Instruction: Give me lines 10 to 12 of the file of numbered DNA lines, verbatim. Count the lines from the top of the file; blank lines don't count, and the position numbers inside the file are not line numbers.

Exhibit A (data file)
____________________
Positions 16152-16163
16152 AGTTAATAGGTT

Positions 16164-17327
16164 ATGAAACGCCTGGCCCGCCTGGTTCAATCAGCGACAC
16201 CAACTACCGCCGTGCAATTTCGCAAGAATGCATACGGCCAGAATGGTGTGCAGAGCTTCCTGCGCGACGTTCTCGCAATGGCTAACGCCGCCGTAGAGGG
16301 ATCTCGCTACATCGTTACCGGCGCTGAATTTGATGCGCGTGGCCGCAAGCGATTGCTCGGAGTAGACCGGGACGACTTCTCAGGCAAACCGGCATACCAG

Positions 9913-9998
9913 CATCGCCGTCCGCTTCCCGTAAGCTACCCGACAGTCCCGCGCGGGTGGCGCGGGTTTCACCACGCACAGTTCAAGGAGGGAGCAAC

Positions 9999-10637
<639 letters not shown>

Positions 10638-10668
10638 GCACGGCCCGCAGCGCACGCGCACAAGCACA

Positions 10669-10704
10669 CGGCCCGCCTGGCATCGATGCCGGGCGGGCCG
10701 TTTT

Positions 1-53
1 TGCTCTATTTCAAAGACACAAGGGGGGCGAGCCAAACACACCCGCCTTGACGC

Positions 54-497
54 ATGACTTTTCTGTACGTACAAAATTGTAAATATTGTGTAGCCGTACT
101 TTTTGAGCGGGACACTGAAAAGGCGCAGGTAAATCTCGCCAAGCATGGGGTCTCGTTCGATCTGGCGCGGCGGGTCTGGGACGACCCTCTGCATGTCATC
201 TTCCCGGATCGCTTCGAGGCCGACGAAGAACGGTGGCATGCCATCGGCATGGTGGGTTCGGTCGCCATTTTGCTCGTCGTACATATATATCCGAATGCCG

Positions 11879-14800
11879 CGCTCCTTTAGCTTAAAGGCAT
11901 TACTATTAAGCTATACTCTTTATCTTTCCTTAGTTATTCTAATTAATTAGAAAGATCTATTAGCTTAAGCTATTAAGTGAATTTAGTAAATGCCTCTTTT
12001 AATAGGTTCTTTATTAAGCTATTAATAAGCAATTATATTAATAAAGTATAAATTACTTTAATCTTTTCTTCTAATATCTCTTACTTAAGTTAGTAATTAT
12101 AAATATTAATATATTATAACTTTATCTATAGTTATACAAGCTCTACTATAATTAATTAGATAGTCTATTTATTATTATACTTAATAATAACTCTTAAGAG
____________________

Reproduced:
<639 letters not shown>

Positions 10638-10668
10638 GCACGGCCCGCAGCGCACGCGCACAAGCACA